Prototype system before deployment, showing major components
Before: Prototype system before deployment, showing major components.
Prototype camera system covered with barnacles after 101 days on the sea floor
After: Prototype camera system covered with barnacles after 101 days on the sea floor.

The winch motor is connected to a spool with a line attached to the camera housing to raise and lower it to the seabed. The camera housing, about 10 lb negatively buoyant, contacts the seabed and remains there for about 4 minutes. During this time, the camera's internal timer triggers the camera and a synchronized ring-light flash and the camera takes one photograph. The electronic controller then raises the camera back into its protective polyvinyl chloride (PVC) housing. A mercury switch located at the top of the PVC housing triggers the electronic controller to stop the winch once the camera housing has reached its topmost position.

The electronic controller also determines the start and stop times of a water pump, which circulates pressurized seawater through a series of tubes to the front window of the camera housing, keeping it sediment free. The water pump operates four times each day for 1 minute, just before and after the camera's twice-daily contact with the seabed.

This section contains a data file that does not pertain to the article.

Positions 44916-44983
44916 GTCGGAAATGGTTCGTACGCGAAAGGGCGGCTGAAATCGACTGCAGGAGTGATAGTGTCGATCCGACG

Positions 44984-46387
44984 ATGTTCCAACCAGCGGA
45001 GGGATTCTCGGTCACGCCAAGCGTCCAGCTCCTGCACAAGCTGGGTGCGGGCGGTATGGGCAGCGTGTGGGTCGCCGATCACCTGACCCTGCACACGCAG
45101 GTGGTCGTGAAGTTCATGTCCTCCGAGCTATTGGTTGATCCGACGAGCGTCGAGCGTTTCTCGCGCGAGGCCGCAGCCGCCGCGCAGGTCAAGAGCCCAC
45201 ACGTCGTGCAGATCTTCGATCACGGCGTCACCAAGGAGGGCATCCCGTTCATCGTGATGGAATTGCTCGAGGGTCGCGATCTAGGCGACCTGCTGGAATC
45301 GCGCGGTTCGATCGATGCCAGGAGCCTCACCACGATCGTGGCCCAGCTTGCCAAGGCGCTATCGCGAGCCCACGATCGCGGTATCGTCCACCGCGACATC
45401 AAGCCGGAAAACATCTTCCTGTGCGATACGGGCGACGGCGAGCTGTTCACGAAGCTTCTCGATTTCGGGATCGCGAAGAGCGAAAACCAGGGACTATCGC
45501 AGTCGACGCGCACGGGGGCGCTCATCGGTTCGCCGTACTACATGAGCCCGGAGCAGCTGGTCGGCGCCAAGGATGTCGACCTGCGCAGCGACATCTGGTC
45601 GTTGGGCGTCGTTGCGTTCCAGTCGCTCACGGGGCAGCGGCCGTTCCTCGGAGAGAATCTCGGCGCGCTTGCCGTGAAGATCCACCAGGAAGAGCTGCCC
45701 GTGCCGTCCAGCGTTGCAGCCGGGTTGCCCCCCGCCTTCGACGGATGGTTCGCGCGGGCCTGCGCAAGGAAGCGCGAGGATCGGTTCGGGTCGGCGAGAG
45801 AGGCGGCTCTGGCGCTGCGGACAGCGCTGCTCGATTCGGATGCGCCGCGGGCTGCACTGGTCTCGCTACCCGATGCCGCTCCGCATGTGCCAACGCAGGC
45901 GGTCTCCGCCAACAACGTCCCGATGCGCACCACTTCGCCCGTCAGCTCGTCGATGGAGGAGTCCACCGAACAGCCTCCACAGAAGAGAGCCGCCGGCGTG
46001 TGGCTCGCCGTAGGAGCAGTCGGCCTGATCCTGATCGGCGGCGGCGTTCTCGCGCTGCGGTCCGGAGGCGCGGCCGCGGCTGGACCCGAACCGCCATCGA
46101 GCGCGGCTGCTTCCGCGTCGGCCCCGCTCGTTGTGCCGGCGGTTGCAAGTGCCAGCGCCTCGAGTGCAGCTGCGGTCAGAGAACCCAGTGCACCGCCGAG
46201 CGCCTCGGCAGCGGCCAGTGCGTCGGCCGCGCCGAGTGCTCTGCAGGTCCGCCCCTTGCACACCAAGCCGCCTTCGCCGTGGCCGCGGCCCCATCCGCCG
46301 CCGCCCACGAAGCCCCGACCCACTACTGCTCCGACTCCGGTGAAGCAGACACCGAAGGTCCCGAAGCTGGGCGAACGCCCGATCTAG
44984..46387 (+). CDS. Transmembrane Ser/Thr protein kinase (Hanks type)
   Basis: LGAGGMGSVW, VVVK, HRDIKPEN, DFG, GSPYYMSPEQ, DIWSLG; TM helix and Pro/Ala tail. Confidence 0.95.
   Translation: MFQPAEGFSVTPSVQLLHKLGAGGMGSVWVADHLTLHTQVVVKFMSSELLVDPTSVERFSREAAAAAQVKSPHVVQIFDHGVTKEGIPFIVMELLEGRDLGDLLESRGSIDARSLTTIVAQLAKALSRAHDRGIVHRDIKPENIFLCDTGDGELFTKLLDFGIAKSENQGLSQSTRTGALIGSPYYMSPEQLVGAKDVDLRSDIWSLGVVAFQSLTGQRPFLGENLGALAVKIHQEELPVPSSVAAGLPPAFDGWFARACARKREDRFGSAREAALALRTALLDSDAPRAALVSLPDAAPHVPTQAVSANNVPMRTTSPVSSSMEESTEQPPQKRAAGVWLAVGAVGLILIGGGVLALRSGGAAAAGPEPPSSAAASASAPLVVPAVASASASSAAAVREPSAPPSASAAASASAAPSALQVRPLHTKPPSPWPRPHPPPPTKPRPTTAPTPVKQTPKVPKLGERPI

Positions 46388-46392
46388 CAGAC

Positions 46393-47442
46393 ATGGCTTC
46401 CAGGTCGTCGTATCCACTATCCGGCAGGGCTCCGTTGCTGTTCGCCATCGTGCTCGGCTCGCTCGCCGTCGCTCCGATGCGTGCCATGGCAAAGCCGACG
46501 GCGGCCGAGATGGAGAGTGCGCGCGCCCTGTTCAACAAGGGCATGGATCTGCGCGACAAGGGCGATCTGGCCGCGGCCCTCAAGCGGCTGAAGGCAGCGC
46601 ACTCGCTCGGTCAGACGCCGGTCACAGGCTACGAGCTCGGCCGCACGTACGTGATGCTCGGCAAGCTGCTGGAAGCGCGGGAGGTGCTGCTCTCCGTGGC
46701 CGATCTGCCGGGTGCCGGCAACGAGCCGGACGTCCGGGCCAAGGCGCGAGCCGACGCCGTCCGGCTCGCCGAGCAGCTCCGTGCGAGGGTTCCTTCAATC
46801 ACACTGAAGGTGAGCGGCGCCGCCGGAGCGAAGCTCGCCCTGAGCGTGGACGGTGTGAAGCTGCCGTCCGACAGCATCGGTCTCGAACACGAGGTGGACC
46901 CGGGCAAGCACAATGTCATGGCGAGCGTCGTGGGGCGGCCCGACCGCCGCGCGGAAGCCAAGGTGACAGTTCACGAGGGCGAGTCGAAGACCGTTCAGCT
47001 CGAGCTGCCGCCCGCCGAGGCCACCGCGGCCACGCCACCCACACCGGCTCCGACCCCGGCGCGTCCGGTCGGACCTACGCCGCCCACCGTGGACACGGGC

A Canon D60 digital camera with a 6.3-megapixel CMOS (complementary metal-oxide semiconductor) sensor is the heart of the imaging system. The lens, which is capable of 1X to 5X magnification and surrounded by a ring-light flash, produces well-focused images, resolving grain sizes in the silt range, shell fragments, and feces trails and pellets.

After last fall's deployment in the Adriatic Sea, the system successfully operated for 8 days until strobe power and winch malfunction shut the system down. Although 8 days was not the duration of operation we had hoped for (we had hoped the camera would operate for the full 101 days that the tripod was on the sea floor), the design concept was proven to work. Some repair work and system reconfiguration enabled us to redeploy the Poking Eyeball on February 19. We will assess the reconfigured system's performance after it is recovered in late May.